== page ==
Children hiding under the kitchen table for days at a time as bombs rain down on their neighborhood. Parents traveling hundreds of miles to find emergency care to save their children. In times of war and unrest, children are among the most vulnerable – their lives uprooted, their education interrupted, their families shattered. We’re hearing most about that today in Gaza. On Oct. 7, it was Israel. Before that – and still – in Ukraine, and in too many other parts of the world.
In Sudan, a catastrophic civil war continues to ravage the country more than six months after widespread fighting broke out. And again, it is children who bear the enormous brunt of displacement, disease, loss, and other traumas. In our roles with the Sudanese American Physicians Association (SAPA), we regularly coordinate with our organization’s health personnel responding to the crisis in Sudan. Our conversations with those on the ground are heartbreaking and harrowing.
The fighting between the Sudanese Armed Forces and the Rapid Support Forces has claimed at least 9,000 lives and displaced almost 6 million people. Clashes continue to rage across much of the country, and especially in the western region of Darfur and in and around the capital, Khartoum. Sudan faces the possibility of a lost generation unless the international community takes swift and drastic action.
Before the war, more than 500,000 Sudanese children were experiencing severe malnutrition; amid the conflict, those rates have soared. By August, 500 children had died of hunger, with Save the Children estimating that 1.5 million would soon fall into “crisis levels of hunger.” Overall, the United Nations estimates that more than 20 million people are experiencing acute food insecurity — though the reality of this hunger crisis may be even graver than reports indicate, as Sudan’s shaky infrastructure and the chaos of war have made accurate data collection all but impossible.
As residents’ ability to earn income has disappeared, the price of food has skyrocketed, often leaving families unable to access a single loaf of bread a day, according to our colleagues and friends on the ground. In camps for internally displaced people (IDPs), one meal a day is far from a given, despite the best efforts of aid groups.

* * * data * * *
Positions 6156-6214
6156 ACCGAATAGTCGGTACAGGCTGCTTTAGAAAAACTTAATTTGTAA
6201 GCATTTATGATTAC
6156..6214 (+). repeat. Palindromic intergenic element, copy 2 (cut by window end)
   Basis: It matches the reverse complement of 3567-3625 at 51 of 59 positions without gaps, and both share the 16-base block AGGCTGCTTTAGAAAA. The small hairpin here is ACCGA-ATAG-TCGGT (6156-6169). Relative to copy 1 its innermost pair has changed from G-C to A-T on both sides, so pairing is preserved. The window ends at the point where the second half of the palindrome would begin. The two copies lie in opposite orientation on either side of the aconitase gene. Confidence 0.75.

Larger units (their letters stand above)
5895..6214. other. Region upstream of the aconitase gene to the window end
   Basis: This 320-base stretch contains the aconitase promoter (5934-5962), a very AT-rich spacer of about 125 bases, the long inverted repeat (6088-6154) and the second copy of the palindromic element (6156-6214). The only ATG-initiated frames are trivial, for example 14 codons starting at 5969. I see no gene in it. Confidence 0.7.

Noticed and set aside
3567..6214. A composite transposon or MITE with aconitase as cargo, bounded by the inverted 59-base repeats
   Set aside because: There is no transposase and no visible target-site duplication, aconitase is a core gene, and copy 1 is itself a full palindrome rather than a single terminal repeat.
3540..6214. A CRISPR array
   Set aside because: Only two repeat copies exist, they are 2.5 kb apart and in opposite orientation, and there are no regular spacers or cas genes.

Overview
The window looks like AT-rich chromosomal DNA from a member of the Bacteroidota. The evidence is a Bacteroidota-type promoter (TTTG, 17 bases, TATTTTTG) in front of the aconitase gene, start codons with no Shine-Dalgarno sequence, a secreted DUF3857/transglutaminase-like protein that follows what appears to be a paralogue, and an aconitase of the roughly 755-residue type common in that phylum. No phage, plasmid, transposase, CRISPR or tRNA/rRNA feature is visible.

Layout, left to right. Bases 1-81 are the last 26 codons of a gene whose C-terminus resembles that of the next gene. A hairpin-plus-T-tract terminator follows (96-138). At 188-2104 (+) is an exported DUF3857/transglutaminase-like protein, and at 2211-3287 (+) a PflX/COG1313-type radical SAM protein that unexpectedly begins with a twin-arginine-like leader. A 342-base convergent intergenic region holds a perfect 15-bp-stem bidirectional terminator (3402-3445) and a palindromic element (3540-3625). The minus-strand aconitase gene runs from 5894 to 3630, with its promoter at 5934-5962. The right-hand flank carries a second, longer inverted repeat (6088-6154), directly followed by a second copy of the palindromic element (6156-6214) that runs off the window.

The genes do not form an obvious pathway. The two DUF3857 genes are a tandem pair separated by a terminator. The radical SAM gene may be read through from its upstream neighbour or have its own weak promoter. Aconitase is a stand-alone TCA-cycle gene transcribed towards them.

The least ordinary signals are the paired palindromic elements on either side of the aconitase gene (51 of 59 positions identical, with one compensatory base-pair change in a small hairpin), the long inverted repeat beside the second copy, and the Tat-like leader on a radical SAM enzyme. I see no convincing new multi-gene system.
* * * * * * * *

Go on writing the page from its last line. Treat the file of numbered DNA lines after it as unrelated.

Amid the turmoil, hospitals are overwhelmed, overcrowded, and understaffed, with patients often sleeping on floors. Vaccines have fallen off the priority list, leaving children more vulnerable than ever to disease, and the consequences have already proved fatal. Measles outbreaks have killed at least 1,200 children, and lack of immunization is certain to be contributing to high ongoing child mortality rates.
Faced with the daily challenge of survival, not a single child has attended school in Sudan in the last six months, leaving them susceptible to child labor and recruitment as child soldiers. And of course, the psychological trauma is immeasurable. Displacement, academic disruption, the loss of loved ones, and other horrors of war will have grave and lasting impacts on children’s psychological development, raising their risk of depression, anxiety, post-traumatic stress disorder, and other severe mental-health disorders.
So this war isn’t just a present humanitarian disaster but a threat to Sudan’s very future. Yet despite its calamitous toll, the international community has failed to meet the moment, donating just 26 percent of the U.N.’s total appeal. Each half-measure and moment of inaction exacerbates the suffering of the people of Sudan.
The international community has the opportunity to make a significant difference on the humanitarian front — but it will require urgent action.
Given the immediate threat of food insecurity, it’s critical to prioritize Sudan’s mounting hunger crisis, dismantling physical and logistical roadblocks that hinder the delivery of humanitarian assistance. The challenges include poor infrastructure, diversion by the warring parties, and the complexities of finding ways for local Sudanese groups to partner with multinational aid organizations.
The international community can help in other ways, too. International negotiations with both parties recently resumed in Saudi Arabia after months of a faltering diplomatic process. At the top of the agenda for the United States and regional powers must be continued pressure on the warring factions to allow a free flow of aid and to process more visa requests for international aid workers. Additional funding to IDP camps specifically would also bring much-needed assistance, allowing for the establishment of better sanitation infrastructure to stem the spread of disease and for additional housing and other facilities to ameliorate severe overcrowding.
Financial aid could remedy supply shortages, expand telehealth services, and supplement the kind of direct aid that SAPA has been providing to local health personnel and facilities to allow hospitals to stay afloat.
Six months into Sudan’s civil war, a generational crisis is unfolding, leaving the future of millions hanging in the balance. We call upon the international community to recognize the depth of this crisis and to act decisively. Sudan’s children cannot wait any longer.